As hard as it is to believe today, there once were “Morality Police” in Greece tasked with measuring the length of women’s skirts. Under the guise of efforts to preserve morality and order, General Theodoros Pangalos passed laws to control the length of skirts during his short-lived dictatorship (1925–1926).
Much to the astonishment of Greek urban society it was announced on December 1, 1925 that it would be forbidden for all women to wear skirts in public that had with hemlines higher than 30 centimeters (10 inches) from the ground.
The new law would apply to all females aged 12 and over. Those who would flout the law would be prosecuted and their parents would also be held responsible for their behavior.
Historians say that Pangalos made the decision in an attempt to pacify his wife, who became furious when visiting his office and saw a young lady wearing a skirt reaching her knee.
Mrs. Pangalos demanded her husband take measures to reverse the so-called “moral decline of the nation” and put an end to “provocative attire”.
Police gave a deadline of December 15 for all women to adjust their wardrobes to the new regulations.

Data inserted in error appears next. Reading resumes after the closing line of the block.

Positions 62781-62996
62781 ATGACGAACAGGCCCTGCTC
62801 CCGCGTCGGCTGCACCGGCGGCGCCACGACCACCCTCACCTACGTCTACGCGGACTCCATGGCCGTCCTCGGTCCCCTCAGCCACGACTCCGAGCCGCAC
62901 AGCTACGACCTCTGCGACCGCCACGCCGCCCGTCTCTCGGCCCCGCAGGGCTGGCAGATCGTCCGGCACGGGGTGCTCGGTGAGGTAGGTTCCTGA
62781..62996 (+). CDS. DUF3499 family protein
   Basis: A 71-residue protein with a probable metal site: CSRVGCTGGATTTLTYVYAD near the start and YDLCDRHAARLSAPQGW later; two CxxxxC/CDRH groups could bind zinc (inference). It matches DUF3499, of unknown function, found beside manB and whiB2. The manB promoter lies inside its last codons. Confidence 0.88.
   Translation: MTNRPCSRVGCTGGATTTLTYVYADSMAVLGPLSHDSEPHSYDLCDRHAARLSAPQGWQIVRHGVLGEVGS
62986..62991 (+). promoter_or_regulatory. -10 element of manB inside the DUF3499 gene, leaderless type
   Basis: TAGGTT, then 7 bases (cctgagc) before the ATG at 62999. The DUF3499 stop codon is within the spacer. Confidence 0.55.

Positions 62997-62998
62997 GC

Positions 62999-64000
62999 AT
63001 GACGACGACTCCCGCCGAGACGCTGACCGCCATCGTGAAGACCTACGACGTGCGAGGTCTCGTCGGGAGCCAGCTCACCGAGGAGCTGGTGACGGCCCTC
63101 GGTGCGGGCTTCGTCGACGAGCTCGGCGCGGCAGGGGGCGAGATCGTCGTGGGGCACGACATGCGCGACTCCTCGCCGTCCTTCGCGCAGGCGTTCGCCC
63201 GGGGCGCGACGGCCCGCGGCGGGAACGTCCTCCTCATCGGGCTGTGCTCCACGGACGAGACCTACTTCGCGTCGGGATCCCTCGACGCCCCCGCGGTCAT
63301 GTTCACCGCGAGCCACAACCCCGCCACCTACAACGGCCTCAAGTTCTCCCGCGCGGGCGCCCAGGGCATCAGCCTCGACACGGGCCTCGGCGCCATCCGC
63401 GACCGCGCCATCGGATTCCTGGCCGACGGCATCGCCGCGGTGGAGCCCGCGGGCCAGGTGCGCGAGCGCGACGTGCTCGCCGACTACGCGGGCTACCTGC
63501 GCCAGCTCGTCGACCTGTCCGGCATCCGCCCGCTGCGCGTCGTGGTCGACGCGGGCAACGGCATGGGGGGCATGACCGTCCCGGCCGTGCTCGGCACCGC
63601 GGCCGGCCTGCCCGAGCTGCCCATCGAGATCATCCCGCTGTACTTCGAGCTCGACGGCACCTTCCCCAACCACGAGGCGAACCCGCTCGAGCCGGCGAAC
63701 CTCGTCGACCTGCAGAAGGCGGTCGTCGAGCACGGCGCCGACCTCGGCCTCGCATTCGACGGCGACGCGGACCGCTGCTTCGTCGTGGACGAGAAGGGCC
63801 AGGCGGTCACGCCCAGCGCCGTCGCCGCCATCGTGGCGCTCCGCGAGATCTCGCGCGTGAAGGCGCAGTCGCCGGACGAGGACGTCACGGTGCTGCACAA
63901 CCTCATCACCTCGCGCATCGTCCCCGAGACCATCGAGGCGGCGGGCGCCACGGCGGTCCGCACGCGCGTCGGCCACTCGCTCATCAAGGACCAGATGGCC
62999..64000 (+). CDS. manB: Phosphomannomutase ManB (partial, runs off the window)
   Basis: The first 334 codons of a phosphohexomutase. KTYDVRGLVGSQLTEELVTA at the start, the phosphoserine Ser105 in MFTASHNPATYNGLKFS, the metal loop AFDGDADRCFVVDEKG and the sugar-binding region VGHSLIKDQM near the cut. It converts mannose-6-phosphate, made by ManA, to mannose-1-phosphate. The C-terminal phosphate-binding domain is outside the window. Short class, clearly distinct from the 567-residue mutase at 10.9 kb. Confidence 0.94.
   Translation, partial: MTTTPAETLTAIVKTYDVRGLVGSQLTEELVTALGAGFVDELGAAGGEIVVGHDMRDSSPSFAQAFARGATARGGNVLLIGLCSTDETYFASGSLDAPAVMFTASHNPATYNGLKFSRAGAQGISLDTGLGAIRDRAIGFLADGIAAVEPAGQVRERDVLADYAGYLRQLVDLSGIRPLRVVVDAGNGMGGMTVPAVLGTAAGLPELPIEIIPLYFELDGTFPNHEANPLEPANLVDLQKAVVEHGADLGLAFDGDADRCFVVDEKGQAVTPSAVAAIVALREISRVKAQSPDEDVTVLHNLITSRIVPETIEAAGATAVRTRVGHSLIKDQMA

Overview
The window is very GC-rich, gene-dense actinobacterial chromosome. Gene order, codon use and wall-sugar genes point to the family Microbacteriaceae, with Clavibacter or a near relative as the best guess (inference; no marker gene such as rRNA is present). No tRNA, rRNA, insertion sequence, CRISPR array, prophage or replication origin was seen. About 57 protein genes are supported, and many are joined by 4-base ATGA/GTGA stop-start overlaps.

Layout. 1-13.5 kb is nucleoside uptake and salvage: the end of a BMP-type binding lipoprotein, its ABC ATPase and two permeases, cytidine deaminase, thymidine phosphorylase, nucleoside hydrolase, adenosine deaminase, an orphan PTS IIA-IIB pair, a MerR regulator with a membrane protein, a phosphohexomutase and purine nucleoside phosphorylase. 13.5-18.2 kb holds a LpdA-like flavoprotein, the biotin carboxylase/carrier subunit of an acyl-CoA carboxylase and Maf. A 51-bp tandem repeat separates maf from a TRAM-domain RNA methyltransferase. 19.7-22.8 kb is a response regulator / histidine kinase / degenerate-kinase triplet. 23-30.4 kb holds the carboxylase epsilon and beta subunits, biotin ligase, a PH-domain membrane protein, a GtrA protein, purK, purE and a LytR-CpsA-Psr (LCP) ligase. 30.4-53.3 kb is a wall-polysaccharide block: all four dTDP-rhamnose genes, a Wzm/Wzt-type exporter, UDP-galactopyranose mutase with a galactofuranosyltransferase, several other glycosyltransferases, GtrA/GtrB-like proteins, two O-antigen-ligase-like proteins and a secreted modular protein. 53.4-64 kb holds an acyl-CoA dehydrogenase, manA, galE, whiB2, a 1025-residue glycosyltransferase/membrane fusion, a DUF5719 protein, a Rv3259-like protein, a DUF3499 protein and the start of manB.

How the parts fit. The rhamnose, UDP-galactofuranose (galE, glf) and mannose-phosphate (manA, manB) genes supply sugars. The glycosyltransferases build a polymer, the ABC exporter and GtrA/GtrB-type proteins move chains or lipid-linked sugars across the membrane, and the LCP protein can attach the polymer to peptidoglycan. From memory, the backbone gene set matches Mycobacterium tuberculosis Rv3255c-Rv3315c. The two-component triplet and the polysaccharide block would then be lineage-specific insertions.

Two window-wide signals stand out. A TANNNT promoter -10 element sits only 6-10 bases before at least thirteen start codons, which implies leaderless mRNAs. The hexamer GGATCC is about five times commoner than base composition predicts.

When the deadline expired, policemen armed with measuring tapes began patrolling the streets, hunting down and measuring the skirts of the offenders.
The first recorded instance of an arrest was 22-year-old Katina Vogiatzi, who was arrested because her skirt was 38 centimeters (14 inches) from the ground.
Vogiatzi was sentenced to 24 hours in prison.
The case became front page news all over Greece. Most journalists used the case to ridicule the dictatorship, claiming that Greece had much more important problems to solve.
Pangalos, who had staged a bloodless coup in June 1925, was overthrown in August, 1926.
During the Axis Occupation of Greece, Pangalos and military officers close to him were widely suspected of collaboration with the Germans. Cleared by a court after the war, he later ran unsuccessfully for political office and died in 1952.